This month we have a guest blog by Denise Stripes. She shares her thoughts on the second Courageous Conversation that Wilburn & Associates held at the West Central Community Center. I am sure you will enjoy reading what she gathered from the event.
The term mass incarceration evokes images of crowds gathered behind bars, but the crowds are faceless, nameless, and dehumanized. When we speak of mass incarceration in the state or federal prison systems, the crowds are not only dehumanized, but they also bear the burden of being classified as criminals. The United States, which holds five percent of the world’s population, imprisons twenty-five percent of the world’s incarcerated population, and more than sixty percent of those imprisoned in the U.S. are people of color. For those of us outside the system, it is effortless to recline in our easy chairs, when hearing these words in the news or on social media, and dismiss the ramifications to those incarcerated by rationalizing that they are criminals, and they deserve what they get. Our consideration stops there, and we go on with our lives. Our complacency, however, carries the risk of making us unwittingly complicit in the injustices that affect the lives of those incarcerated, their families, and ultimately, our community as a whole. For this reason, events such as the conversation hosted on May 4 by Wilburn and Associates, “An Evening of Courageous Conversations: The School to Prison Pipeline and Mass Incarceration,” are not only important, but vital to our communities.
This conversation consisted of a presentation by James Wilburn, followed by a panel discussion with eight panel members, all of whom have had some form of experience with the prison system. The event took place at West Central Community Center in Spokane, Washington, and the congenial air of the room, despite the seriousness of the issue, served to unite all present, even among those who disagree on issues. And these issues are important: how are young people getting pushed towards the prison system, even in school? What rights should incarcerated people have? What actually happens to people in the system, and how does it affect their families? Wilburn, in his presentation, gave us some facts, and some context. He defines the School to Prison Pipeline as “a nationwide system of policies that pushes students out of school and into criminal activity.” The push begins when students are disproportionately suspended and expelled due to factors such as race, ethnicity, and any kind of disability. For example, Wilburn reported that thirty-one percent of African-American students experience school-related arrests, and those who are suspended or expelled are three times more likely to encounter the criminal justice system within a year. Nationwide, approximately twice as many black students are expelled than white students.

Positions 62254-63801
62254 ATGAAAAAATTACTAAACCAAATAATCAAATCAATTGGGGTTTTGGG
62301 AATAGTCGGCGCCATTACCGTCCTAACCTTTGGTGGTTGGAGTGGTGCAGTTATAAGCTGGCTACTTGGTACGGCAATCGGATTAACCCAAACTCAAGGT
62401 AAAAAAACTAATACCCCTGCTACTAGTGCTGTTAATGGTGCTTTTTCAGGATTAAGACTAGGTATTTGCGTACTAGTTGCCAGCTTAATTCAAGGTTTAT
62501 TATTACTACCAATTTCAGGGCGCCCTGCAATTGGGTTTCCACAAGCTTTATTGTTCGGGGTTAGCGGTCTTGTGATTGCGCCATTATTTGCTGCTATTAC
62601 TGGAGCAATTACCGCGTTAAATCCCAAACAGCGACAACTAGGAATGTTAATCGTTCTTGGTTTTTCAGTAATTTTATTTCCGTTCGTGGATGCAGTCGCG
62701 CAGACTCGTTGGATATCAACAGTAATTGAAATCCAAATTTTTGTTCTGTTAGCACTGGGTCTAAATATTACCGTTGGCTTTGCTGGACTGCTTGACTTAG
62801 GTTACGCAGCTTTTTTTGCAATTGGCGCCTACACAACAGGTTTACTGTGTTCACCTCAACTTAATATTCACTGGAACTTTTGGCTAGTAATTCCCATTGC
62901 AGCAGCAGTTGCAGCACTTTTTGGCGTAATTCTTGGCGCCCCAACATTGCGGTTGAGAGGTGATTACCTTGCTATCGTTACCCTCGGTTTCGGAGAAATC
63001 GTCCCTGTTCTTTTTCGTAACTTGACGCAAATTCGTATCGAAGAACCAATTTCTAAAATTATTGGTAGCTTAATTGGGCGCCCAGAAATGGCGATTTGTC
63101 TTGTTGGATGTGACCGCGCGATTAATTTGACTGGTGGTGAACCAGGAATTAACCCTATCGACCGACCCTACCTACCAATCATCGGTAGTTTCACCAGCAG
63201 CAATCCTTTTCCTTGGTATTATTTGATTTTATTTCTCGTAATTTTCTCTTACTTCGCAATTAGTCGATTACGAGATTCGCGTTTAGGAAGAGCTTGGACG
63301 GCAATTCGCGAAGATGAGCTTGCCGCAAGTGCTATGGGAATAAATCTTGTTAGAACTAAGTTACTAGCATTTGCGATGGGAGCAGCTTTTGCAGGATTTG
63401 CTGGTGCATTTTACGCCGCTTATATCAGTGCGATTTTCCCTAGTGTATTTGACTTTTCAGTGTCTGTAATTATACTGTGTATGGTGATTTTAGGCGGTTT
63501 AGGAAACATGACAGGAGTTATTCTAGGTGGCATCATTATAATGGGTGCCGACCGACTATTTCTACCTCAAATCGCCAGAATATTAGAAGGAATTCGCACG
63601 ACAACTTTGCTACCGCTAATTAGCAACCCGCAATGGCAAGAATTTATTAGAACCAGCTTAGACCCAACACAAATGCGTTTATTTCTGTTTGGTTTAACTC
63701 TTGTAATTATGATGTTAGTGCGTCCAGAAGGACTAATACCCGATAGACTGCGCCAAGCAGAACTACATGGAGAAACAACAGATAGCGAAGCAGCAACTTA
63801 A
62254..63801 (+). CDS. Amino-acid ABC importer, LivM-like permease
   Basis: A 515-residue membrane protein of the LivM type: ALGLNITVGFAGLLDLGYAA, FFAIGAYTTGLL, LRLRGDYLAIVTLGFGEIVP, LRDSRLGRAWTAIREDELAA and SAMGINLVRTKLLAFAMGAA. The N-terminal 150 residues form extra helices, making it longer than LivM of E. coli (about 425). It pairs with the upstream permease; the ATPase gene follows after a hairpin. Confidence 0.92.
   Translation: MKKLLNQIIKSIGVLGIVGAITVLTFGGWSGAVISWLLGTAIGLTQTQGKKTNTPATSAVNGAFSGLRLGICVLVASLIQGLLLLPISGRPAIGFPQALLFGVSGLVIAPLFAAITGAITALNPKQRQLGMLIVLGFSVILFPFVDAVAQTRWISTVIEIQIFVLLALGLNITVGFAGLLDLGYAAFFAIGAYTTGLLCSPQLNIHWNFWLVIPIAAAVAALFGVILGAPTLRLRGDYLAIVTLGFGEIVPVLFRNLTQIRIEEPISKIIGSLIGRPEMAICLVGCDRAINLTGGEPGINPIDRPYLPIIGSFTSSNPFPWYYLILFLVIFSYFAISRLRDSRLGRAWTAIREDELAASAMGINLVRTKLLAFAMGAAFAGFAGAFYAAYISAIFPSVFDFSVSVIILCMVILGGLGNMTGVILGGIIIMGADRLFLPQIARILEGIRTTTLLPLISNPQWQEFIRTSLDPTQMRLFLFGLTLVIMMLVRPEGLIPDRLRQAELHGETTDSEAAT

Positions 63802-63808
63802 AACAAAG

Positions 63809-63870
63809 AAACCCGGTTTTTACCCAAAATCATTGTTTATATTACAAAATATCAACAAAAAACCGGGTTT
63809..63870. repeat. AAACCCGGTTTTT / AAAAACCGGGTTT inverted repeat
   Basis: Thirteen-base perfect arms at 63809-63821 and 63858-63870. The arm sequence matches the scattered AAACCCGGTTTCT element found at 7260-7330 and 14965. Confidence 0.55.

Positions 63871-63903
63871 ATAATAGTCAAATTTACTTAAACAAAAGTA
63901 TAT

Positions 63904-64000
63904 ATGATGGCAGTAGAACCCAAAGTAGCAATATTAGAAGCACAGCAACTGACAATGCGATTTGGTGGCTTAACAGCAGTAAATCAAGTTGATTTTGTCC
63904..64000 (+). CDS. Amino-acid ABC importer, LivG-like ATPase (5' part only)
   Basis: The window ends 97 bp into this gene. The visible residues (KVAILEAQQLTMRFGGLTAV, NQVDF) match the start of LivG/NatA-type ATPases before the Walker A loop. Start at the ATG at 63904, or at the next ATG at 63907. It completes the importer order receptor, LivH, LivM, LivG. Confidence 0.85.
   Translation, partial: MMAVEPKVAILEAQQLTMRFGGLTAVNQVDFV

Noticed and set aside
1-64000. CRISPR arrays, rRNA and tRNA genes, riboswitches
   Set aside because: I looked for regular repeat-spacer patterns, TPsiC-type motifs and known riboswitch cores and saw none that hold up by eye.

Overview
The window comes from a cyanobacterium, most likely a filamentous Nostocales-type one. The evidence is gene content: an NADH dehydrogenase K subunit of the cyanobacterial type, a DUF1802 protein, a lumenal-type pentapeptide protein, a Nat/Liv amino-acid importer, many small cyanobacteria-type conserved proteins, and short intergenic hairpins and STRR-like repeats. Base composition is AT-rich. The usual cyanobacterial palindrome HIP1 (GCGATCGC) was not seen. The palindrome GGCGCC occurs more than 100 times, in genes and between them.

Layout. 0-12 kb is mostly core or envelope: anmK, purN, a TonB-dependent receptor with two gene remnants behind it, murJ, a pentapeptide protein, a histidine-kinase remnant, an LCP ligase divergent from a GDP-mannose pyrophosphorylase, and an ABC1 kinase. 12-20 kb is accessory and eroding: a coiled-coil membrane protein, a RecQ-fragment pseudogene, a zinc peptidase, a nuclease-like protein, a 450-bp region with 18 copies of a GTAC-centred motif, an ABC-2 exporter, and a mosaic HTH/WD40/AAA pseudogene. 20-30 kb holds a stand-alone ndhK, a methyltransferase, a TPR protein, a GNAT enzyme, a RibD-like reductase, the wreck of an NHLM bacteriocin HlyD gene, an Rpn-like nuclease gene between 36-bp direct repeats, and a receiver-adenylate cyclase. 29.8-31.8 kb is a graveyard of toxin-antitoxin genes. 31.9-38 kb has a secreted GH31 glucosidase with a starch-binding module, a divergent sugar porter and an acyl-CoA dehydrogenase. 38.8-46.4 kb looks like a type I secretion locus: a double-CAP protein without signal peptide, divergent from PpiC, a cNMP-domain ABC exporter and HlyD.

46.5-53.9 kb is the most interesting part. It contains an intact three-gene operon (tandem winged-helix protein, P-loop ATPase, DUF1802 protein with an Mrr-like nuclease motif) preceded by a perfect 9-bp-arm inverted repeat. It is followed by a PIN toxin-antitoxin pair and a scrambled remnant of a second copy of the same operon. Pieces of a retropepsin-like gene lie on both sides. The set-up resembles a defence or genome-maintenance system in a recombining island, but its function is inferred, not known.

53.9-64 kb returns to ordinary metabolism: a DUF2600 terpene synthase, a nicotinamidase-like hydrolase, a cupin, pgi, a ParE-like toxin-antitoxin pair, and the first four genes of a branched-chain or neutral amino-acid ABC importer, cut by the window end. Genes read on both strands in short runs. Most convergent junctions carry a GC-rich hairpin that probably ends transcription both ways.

Wilburn then related some factors that contribute to the disparities among the students: teachers who do not use culturally sensitive response practices, developing instead an ineffective, one-size-fits-all response; zero tolerance policies for discipline; lack of alternatives for out-of-school suspensions; lack of evidence practices in dealing with discipline problems; and implicit biases/stereotypes as well as societal fears of African-American males. Wilburn explains the cultural differences between the casual feel of Spokane and those who come from segregated schools, and have had no preparation for dealing with other cultures. The language, dress, and mannerisms all differ from what such students have experienced, which leads to a feeling of dissociation. These factors contribute to a system that sets students up to fail. Wilburn quotes Fredrick Douglass, who said, “It’s easier to build strong children than to repair broken men.” Douglass’s words implore us to deal with the above-stated factors, as well as the system wherein students are policed rather than supported, in order to help more young people to lead free, productive lives, rather than falling into the abyss of mass incarceration.
When Wilburn finished his presentation, the panel guests assembled, and suddenly, the faceless crowds we picture when we hear about mass incarceration became real people: Jermal Joe and his wife, Kym Joe, Jason Kiss, Virla Spencer, Duaa Rahemaah Williams, La Tasha Canto, Megan Pirie, and Portia Linear. It’s difficult to retain an air of complacency when speaking face-to-face with these folks. Some, such as Jason, Megan, Virla, and Jermal, have been incarcerated, while others, Kym, La Tasha, and Portia have family members who are or have been incarcerated. Several of the panelists now serve as advocates for prisoners’ rights.
When asked what rights prisoners should maintain while incarcerated, practical issues such as the right to vote, while important to the panel, took a back seat to one overarching issue. Linear emphatically stated that those incarcerated should retain the right to their humanity. Linear stressed that prisoners are identified as numbers rather than as people, and are treated as less than human. Coming out of prison, these folks are still defined by others according to their crimes, rather than as human beings. As Kym Joe puts it, “That felony be fresh.” All of the panel members stressed that the system is not working like those of us on the outside think it is, although, in all honesty, those of us on the outside rarely think about how the system works for those on the inside, which is part of the problem.